The Great Hunt
I never knew any more beautiful than you:
I have hunted you under my thoughts,
I have broken down under the wind
And into the roses looking for you.
I shall never find any greater than you.
Carl Sandburg, Chicago Poems, 1916
Carl Sandburg wrote these words about his wife, Lilian Steichen Sandburg, whom he met in 1907.
Lilian was born in Hancock, Michigan on May 1, 1883. She was the daughter of John Pierre and Mary Kemp Steichen of Luxembourg, and sister to Edward Steichen.
The first-generation American graduated Phi-Beta Kappa from the University of Chicago in 1903. Lilian then taught high school in North Dakota and Illinois for the next four years. Lilian's own mother had set an example of a strong woman for her children. After the Steichen family immigrated to the U.S. Lillian's father passed away. Mary opened a millinery shop to support herself and her children. Such determination in Mary transferred to her children. Lillian was politically active before women were allowed to exercise their right to vote. An argument often made in the women's suffrage movement was that women were political already, regardless of their ability to vote. Lilian Steichen is an excellent example of this point.
Like Carl, she was a member of the Wisconsin Social-Democratic Party. She worked for the party translating German literature into English. She often attended meetings at party headquarters in Milwaukee. There, in December 1907, she met a fellow activist named Charles Sandburg. Charles, almost 30, and Lilian, age 24, were introduced by a member of her family. He showed interest in her immediately, she was not so quickly taken in. But she gave him her address and allowed him to walk her to the streetcar to say goodbye.
They would exchange letters over the course of the next few months until they met again in March 1908. They wrote to each other, sharing their thoughts on socialism, philosophy, democratic art, and sharing their poetry. Much like the success writing brought Sandburg in other parts of life, he won Lilian's affection first in his letters. As Lilian's love for Carl grew in their exchanges, so did her faith in his work. Their letters became romantic, and they planned a visit to her parents' farm in Wisconsin. Their next meeting took place during her spring vacation. Over the course of this week, Lilian and Carl decided to get married to following June. The June wedding took place at a friend's house without rings and without vows of "obedience." The forward-minded couple even stated that should either ever wish for a divorce, the other would not fight it and grant the divorce. When they married in 1908, she encouraged him to start using his given name, Carl, and he began calling her Paula. Sandburg's name for his wife, Paula, appears in his poetry many times.
In their married life, Carl and Paula shared great respect for each other as well as their ideals. First, the Sandburg couple maintained that the simple things in life were often the most important. Second, they believed that work was valuable for personal fulfillment and in order to leave your mark on the world. These values undoubtedly supported the couple in the early years of marriage. The years before Carl's great success as a writer saw him change jobs, lose jobs, and struggle to find time for his writing. Often, he resorted to writing at night after work, while Paula typed out the words to send out.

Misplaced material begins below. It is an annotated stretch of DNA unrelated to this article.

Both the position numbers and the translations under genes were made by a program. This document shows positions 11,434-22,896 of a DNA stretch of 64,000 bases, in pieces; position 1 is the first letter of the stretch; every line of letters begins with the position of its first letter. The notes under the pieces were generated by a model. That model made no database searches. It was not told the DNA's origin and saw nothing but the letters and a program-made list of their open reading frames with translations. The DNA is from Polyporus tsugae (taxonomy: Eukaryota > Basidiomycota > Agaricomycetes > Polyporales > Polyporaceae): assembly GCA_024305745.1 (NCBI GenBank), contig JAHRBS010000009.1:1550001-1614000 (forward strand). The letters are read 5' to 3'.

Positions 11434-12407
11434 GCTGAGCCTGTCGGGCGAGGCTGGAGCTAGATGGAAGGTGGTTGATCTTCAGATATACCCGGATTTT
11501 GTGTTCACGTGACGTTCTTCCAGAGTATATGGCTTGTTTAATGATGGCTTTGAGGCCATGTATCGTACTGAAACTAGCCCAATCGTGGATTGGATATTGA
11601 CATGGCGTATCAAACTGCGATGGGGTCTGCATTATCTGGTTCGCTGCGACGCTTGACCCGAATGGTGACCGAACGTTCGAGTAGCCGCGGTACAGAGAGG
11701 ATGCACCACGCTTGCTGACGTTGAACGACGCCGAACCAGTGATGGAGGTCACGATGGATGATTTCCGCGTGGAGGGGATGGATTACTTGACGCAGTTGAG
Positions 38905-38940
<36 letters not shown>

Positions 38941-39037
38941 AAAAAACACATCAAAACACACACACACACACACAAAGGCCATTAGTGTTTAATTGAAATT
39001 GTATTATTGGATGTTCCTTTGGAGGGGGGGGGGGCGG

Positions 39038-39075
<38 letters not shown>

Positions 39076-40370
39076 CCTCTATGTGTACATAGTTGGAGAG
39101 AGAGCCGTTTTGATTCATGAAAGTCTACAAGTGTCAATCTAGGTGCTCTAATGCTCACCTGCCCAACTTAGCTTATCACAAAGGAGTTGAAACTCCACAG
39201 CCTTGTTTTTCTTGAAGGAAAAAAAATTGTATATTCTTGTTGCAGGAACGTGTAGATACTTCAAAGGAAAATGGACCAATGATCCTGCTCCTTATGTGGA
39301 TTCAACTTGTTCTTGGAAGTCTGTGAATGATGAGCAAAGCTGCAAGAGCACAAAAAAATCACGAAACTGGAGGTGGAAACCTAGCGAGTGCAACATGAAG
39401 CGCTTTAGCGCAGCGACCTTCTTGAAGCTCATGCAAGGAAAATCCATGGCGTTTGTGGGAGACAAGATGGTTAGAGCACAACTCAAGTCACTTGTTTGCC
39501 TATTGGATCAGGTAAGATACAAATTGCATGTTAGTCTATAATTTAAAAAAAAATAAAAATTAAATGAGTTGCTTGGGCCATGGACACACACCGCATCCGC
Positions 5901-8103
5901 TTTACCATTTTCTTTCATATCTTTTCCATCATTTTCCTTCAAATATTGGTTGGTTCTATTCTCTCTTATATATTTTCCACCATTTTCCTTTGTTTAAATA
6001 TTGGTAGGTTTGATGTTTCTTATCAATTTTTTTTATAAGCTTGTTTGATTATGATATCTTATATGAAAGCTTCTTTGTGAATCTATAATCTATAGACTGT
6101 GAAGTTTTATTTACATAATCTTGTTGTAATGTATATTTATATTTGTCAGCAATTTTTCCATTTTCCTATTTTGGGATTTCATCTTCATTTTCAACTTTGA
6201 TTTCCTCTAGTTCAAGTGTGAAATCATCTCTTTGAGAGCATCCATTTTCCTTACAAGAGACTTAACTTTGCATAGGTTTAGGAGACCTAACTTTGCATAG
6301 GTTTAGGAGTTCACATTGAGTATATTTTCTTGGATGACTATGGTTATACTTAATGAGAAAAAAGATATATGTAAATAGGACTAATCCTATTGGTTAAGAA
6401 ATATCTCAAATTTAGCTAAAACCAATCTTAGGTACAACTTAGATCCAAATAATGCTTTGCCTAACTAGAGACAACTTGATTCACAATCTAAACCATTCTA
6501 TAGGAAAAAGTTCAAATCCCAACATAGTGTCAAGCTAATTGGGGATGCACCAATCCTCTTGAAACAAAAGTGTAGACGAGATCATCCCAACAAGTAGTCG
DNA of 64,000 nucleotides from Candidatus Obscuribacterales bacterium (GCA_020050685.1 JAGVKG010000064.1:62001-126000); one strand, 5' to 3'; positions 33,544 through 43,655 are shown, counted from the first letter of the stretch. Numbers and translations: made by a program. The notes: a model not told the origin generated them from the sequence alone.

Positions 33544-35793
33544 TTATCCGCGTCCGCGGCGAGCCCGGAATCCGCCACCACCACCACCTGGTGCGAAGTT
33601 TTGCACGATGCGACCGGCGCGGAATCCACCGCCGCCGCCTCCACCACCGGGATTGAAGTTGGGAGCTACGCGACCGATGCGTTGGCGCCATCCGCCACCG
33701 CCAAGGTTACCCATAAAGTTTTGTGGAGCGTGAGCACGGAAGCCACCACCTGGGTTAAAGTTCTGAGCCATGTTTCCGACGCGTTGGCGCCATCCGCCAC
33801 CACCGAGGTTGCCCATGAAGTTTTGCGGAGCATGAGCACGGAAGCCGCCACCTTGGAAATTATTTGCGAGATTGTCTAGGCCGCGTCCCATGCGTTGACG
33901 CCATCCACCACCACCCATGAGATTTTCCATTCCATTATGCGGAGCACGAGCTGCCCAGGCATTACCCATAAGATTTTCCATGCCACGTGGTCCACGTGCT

Paula and Carl faced challenges and tragedies in their family as well. Their eldest daughter Margaret, born in 1911, suffered from epilepsy. At a time when treatments ranged from ineffective to, experimental, to brutal, the small family persevered. Their second child, a girl, died a birth. Their daughter Janet, born in 1916, was struck by a car at age 16. Janet was comatose for days and suffered brain damage and never became capable of independence as an adult. The Sandburg's fourth daughter, Helga, was born in 1918. Despite challenges and tragedies, the family was close and active together.
Paula had a penchant for gardening and raising animals. During the family's life in Michigan, Paula kept a number of animals on their five acres. She had horses, for the girls to ride, chicken and rabbits for meat, and goats for milk. The dairy goats would become a primary hobby for Paula throughout her life. She purchased her first goat in 1935 and began to research the benefits of goat's milk.
The goats became more than a source of milk and cheese when Paula began breeding them for sale and for show. Soon, "Paula Sandburg" would be a household name in the world of dairy goats. The 1945 move to Connemara was partially motivated by the need for more open pastures for the goats.
At Connemara Paula and Helga worked to improve the dairy production of the herd. The herd itself grew to 200 at the highest, with kids sold around the country and internationally. After Helga moved out of the family home, Paula shrank the herd and focused on developing a line of excellence in the Toggenburg goats. Paula's doe Puritan Jon's Jennifer II became the all-breed American champion for milk production and world champion for Toggenburgs. The doe, 170 pounds, produced 5,750 pounds of milk in 305 days.
Connemara was Carl's last home and after his passing in 1967, Paula helped with the planned transition of the family home to the National Park Service. Paula would live on for another decade in Ashville, North Carolina with her daughters Margaret and Janet. Lilian Paula Sandburg would pass away in her home at age 93 in 1977. She left behind her own legacy as well as Carl's in their home at Connemara. Carl and Lilian's descendants still live on and actively participate in the preservation of the memory of their lives.
For more information on Lilian "Paula" Sandburg, please visit our Virtual Museum Exhibit.
Last updated: June 8, 2023